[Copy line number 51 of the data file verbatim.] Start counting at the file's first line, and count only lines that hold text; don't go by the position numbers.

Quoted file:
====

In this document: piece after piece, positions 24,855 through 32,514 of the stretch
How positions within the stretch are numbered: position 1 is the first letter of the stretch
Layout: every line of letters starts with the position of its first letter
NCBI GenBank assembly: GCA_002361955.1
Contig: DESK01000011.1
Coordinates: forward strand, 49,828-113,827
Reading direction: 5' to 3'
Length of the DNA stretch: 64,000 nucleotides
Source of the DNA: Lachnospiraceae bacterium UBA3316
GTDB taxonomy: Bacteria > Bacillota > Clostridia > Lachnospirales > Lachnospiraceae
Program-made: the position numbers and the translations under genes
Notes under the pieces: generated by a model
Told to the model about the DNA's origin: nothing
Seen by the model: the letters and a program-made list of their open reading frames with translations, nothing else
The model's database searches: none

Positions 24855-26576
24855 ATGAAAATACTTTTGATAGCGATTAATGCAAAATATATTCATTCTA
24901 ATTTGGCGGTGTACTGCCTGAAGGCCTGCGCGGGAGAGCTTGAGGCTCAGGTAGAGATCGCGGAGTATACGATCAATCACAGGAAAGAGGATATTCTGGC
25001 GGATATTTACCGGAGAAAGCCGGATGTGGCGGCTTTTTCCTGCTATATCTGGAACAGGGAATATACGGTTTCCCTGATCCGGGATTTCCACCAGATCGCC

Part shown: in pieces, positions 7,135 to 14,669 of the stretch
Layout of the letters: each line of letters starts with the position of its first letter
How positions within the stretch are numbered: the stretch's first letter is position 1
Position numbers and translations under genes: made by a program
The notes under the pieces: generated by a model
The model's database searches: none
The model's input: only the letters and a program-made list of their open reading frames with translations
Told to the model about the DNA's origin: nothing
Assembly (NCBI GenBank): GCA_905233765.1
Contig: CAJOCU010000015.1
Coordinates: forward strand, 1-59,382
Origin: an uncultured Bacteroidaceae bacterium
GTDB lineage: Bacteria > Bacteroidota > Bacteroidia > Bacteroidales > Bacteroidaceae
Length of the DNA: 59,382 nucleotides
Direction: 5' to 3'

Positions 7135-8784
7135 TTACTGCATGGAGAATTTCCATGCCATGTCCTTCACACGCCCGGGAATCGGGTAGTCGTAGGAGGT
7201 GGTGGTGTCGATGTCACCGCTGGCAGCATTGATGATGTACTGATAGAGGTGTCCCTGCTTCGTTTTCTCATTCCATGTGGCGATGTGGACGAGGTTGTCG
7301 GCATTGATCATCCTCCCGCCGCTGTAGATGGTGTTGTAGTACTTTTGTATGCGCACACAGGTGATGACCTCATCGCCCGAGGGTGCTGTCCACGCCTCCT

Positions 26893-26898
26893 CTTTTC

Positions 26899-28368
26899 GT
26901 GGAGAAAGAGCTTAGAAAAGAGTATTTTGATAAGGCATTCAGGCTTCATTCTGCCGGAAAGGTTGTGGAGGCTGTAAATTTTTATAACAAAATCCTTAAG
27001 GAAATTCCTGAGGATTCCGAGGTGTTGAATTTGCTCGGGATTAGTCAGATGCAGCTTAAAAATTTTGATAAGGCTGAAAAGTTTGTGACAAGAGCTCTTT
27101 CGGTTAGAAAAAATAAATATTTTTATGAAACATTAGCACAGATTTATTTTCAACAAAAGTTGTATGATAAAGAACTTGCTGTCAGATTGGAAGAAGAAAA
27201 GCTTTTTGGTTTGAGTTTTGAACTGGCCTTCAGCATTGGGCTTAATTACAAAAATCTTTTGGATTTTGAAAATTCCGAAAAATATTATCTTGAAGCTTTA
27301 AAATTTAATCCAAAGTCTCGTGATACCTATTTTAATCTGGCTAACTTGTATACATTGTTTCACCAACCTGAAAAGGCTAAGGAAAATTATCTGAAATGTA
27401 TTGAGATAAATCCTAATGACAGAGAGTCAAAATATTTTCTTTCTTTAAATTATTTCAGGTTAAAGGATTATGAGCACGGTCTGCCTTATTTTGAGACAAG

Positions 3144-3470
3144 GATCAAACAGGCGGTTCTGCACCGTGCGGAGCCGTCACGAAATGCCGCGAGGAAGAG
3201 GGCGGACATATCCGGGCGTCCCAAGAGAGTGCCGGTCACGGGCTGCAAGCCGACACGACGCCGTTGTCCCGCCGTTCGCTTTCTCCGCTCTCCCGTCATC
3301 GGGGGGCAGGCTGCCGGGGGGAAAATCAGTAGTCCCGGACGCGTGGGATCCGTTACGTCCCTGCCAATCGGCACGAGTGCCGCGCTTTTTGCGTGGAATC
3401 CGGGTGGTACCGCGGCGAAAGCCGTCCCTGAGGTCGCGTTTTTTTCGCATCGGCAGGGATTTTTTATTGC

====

3201 GGCGGACATATCCGGGCGTCCCAAGAGAGTGCCGGTCACGGGCTGCAAGCCGACACGACGCCGTTGTCCCGCCGTTCGCTTTCTCCGCTCTCCCGTCATC